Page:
Coastal Commission Vows to Be Open in Hunt

     SANTA ROSA, Calif. (CN) — The Coastal Commission will attempt to hire a new leader after parting ways with its former executive director Charles Lester behind closed doors, after the public and commission staff had lauded Lester’s leadership.
     Several members of the public demanded to be included in the search process for the new executive director after concerns have mounted that the 12-person commission fired Lester to chart a more development-friendly course for the agency.
     “We want to be involved in this hiring process,” said Amy Trainer, deputy director for the California Coastal Protection Network. “We believe involvement of the public will help with transparency and public buy-in. Even if we disagree on the final candidate, the ability to participate will help support the process.”
     Trainer and others from various environmental nonprofits with a stake in coastal protection signed a letter demanding a new executive director “who is environmentally knowledgeable, focused on curbing climate change, advancing environmental justice, coastal resource protection and representing California’s diverse public.”
     Concern over the direction of the commission has increased not just because the 12-person panel dismissed its executive director, but the manner in which they did it.
     After a marathon meeting in February, during which hundreds of members of the public supported Lester and members of the commission’s staff also expressed staunch support, the panel retired into closed session.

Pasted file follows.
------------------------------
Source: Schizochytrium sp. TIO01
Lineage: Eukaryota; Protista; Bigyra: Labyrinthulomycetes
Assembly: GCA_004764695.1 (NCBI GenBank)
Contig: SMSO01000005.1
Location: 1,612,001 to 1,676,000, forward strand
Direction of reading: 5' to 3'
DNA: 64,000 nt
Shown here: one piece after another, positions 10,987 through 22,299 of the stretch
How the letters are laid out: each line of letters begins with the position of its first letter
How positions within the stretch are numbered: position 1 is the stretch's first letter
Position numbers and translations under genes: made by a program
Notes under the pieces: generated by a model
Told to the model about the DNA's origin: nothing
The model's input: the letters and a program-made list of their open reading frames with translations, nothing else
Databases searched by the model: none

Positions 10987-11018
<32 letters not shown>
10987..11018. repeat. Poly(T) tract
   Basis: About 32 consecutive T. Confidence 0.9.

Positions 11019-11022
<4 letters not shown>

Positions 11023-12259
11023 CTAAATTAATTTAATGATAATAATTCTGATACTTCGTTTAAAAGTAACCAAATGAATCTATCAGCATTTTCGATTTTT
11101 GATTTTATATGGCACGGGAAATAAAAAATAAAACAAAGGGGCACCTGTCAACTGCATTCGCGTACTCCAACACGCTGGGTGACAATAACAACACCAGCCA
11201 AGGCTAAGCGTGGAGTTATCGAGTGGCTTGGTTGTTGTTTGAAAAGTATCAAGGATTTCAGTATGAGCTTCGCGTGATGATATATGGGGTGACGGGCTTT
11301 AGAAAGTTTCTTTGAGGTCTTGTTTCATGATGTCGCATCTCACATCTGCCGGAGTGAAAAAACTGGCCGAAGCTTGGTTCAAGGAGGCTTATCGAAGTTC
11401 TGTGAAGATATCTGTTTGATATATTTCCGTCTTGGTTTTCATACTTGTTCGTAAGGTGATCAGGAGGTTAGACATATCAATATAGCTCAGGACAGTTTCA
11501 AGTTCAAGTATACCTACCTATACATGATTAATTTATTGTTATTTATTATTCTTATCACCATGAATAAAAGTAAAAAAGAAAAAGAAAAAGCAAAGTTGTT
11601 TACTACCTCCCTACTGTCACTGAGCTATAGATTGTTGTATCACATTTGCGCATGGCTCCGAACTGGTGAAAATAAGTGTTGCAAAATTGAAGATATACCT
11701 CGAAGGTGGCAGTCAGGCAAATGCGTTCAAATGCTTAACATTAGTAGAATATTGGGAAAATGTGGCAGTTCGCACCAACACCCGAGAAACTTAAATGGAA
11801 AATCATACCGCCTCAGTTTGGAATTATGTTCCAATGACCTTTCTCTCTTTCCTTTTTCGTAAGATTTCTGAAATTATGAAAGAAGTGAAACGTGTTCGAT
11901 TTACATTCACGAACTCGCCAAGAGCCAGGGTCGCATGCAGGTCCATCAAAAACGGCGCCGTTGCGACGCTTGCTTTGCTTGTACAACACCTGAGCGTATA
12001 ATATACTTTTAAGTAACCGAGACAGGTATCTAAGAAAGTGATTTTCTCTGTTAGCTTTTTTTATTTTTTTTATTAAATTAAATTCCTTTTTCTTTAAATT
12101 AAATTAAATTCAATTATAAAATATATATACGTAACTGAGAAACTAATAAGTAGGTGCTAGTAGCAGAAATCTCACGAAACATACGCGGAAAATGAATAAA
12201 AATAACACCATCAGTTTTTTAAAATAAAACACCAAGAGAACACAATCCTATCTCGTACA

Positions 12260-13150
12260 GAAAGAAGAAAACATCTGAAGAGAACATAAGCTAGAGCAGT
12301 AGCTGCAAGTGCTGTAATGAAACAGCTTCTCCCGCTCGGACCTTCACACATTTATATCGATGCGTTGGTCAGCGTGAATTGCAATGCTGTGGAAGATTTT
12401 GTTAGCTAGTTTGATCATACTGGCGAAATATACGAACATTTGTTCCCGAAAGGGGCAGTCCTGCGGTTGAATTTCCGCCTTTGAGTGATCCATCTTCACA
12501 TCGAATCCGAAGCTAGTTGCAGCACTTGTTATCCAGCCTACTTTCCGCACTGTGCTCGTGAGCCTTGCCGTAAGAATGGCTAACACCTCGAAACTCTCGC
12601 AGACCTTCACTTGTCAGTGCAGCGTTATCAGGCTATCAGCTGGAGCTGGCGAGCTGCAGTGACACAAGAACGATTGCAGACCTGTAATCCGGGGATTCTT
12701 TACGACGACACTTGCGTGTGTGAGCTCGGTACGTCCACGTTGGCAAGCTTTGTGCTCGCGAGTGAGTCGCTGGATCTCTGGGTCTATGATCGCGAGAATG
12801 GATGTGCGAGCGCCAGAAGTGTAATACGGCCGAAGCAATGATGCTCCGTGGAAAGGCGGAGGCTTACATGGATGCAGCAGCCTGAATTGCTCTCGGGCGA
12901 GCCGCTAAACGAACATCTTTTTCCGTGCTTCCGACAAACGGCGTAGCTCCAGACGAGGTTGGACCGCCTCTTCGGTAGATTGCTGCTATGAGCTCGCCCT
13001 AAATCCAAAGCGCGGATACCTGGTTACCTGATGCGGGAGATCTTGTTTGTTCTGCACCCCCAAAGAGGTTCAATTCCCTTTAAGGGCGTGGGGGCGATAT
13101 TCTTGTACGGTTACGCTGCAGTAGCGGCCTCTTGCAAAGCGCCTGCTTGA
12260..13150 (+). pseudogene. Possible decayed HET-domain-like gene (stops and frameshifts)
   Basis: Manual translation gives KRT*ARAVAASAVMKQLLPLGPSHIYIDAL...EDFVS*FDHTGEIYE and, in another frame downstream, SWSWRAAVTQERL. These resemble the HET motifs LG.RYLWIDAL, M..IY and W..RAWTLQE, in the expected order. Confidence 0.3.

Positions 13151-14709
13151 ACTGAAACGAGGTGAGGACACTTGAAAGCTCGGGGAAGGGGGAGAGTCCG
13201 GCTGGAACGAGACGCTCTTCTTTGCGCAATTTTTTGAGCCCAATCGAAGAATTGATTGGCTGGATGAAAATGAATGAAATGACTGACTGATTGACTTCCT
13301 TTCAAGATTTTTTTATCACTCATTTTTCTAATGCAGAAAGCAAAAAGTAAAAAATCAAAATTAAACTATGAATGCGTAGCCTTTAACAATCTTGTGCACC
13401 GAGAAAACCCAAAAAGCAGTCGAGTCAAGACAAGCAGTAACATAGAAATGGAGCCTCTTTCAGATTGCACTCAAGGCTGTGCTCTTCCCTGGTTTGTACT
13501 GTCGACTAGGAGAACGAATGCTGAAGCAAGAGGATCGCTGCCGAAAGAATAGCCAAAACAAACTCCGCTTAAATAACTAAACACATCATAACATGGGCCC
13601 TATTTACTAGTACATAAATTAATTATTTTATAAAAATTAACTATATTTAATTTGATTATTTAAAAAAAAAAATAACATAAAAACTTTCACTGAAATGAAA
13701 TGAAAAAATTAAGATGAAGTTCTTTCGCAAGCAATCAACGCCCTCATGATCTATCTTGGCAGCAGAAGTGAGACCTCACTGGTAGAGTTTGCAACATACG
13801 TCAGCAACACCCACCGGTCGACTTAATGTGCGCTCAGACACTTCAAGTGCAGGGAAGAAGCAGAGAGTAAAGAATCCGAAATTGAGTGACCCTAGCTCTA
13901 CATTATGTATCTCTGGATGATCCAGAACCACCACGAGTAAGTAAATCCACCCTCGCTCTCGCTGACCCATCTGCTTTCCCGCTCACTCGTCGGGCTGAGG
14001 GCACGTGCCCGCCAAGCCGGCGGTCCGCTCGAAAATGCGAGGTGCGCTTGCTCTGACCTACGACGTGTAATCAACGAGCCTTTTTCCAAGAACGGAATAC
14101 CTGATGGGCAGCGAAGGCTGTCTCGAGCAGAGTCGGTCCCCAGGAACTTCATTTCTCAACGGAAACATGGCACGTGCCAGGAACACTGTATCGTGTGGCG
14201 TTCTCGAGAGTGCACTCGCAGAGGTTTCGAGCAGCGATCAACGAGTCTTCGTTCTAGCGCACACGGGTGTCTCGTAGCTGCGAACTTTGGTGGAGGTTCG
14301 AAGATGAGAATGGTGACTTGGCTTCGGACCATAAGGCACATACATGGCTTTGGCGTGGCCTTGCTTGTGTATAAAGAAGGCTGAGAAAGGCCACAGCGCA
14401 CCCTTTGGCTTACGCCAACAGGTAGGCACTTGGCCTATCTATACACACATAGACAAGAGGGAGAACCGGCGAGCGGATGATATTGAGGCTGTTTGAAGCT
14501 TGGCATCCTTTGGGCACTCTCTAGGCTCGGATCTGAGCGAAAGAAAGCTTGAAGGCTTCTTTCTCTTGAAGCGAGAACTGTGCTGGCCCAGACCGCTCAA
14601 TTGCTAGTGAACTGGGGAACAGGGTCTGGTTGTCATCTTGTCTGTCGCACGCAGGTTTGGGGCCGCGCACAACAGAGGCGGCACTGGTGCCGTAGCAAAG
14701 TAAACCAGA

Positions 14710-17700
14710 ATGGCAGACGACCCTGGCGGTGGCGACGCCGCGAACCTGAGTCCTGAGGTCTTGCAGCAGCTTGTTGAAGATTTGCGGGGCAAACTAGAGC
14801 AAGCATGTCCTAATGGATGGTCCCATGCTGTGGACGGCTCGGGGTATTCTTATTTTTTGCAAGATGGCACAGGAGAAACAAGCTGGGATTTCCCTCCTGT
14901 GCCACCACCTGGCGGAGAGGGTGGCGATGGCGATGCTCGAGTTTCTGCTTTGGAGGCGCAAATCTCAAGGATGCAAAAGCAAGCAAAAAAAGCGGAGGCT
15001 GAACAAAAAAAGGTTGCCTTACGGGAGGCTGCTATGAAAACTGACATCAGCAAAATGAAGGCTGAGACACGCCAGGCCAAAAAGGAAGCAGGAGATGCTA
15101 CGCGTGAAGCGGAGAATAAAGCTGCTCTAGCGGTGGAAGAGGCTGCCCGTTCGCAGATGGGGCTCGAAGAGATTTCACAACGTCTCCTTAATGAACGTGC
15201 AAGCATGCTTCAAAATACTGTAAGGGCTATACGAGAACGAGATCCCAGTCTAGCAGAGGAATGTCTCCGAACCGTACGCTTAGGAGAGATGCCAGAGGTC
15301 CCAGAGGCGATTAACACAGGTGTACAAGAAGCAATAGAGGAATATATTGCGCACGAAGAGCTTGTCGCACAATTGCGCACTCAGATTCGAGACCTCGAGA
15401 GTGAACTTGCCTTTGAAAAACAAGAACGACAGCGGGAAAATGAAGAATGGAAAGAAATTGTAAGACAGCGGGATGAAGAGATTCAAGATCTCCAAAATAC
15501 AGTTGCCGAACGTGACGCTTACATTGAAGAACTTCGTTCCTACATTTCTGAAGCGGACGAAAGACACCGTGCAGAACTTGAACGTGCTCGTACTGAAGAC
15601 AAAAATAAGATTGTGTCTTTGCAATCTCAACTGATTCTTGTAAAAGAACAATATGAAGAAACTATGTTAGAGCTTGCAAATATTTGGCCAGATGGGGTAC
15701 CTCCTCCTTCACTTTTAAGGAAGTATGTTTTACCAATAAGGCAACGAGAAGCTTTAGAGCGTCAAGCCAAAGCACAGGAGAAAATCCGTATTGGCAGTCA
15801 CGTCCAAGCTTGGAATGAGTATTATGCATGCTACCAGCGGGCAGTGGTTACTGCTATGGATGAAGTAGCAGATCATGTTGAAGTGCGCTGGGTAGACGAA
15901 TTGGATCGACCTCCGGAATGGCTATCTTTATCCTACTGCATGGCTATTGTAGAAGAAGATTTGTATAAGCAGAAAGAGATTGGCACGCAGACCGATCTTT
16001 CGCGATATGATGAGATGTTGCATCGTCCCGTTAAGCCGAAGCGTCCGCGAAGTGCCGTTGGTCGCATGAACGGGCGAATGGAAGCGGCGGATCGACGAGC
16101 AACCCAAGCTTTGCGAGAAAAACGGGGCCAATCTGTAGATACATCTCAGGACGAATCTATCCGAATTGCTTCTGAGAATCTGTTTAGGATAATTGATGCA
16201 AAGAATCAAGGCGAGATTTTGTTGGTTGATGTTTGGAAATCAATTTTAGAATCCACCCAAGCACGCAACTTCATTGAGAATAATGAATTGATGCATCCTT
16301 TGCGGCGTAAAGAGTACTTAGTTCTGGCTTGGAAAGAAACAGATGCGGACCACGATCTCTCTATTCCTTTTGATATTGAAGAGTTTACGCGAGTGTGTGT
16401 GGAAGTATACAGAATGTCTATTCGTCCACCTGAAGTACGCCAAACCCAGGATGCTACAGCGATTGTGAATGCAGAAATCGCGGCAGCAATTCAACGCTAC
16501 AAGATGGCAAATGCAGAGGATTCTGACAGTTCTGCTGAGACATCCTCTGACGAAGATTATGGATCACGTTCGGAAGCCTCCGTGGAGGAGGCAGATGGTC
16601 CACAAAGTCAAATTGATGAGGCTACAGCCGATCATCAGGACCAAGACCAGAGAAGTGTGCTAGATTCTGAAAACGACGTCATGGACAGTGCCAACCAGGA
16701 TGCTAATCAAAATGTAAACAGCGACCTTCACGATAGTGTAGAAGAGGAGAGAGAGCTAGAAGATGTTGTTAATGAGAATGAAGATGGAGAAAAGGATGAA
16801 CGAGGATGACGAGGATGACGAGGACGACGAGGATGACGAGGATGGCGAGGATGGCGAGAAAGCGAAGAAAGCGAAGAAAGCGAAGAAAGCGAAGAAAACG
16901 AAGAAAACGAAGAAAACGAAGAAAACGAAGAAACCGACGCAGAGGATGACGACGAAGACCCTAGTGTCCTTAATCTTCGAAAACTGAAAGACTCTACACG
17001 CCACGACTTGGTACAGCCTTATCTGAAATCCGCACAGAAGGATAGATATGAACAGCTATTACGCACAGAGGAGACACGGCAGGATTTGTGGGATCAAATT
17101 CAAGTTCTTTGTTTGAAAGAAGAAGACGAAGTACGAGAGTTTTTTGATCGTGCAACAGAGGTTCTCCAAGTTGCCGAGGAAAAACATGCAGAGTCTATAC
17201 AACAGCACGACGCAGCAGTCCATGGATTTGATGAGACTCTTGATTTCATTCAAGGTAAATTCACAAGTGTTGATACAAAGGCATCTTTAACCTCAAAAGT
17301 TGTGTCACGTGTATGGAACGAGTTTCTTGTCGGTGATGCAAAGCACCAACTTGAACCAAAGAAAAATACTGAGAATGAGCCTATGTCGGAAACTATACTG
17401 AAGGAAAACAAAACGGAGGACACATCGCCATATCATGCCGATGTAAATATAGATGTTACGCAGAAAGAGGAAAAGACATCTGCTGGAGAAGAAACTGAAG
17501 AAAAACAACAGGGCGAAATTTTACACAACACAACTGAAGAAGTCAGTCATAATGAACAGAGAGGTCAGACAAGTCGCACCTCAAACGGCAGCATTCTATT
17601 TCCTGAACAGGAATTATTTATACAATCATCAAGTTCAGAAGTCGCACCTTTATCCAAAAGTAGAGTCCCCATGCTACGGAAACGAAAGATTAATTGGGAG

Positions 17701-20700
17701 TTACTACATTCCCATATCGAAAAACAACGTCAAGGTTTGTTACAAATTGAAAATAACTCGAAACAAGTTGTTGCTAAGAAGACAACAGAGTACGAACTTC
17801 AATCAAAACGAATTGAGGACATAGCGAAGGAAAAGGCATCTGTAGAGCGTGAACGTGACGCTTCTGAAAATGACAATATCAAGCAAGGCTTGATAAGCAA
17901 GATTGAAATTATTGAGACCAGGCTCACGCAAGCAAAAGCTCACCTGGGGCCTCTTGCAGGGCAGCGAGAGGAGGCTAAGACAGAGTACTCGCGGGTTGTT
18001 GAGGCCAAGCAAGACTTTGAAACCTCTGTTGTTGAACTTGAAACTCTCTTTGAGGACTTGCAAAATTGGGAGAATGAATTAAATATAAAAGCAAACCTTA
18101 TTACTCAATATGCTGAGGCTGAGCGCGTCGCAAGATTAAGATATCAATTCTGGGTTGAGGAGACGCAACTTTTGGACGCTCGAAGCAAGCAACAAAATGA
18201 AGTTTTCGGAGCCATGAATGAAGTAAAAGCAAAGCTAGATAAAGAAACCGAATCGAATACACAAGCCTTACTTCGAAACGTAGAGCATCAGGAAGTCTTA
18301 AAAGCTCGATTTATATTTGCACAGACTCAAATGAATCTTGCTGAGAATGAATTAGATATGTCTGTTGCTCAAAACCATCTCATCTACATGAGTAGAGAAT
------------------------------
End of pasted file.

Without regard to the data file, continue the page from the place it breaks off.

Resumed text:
The decision to fire Lester behind closed doors went against the advice of the commission counsel Christopher Pederson, who told the commissioners prior to the meeting Lester had waived confidentiality rights when he requested a public hearing related to his performance as executive director.
     Typically, decisionmaking bodies for public entities can and do hide behind provisions in California’s open-meeting laws that render personnel decisions and the rationale behind them confidential.
     But those provisions did not apply at the February meeting.
     “It is a sad day when an organization that has such a strong public charge disregards the recommendation of their staff and the public and discharges a responsible public servant who has served you faithfully,” one woman said during public comment at the April meeting.
     Since February, the commissioners have bristled at accusations of selling out their charter to private interests, claiming Lester’s dismissal was more attributable to a steady erosion of trust between the commissioners and staff.
     At the April meeting, commissioners vowed to incorporate the public in the search process.
     “I do think we need to be as transparent as possible,” Commissioner Effie Turnbull-Sanders said.
     The commission eventually decided the first step: hiring an official recruitment organization tasked with developing a candidate list and whittling it down to the top few. With the giving itself until August to make that hire, staffers will formulate a scoring criteria in the meantime to evaluate the candidates presented by the search firm.
     Trainer demanded the commission involve environmental and social-justice groups in both the criteria development and candidate interview process.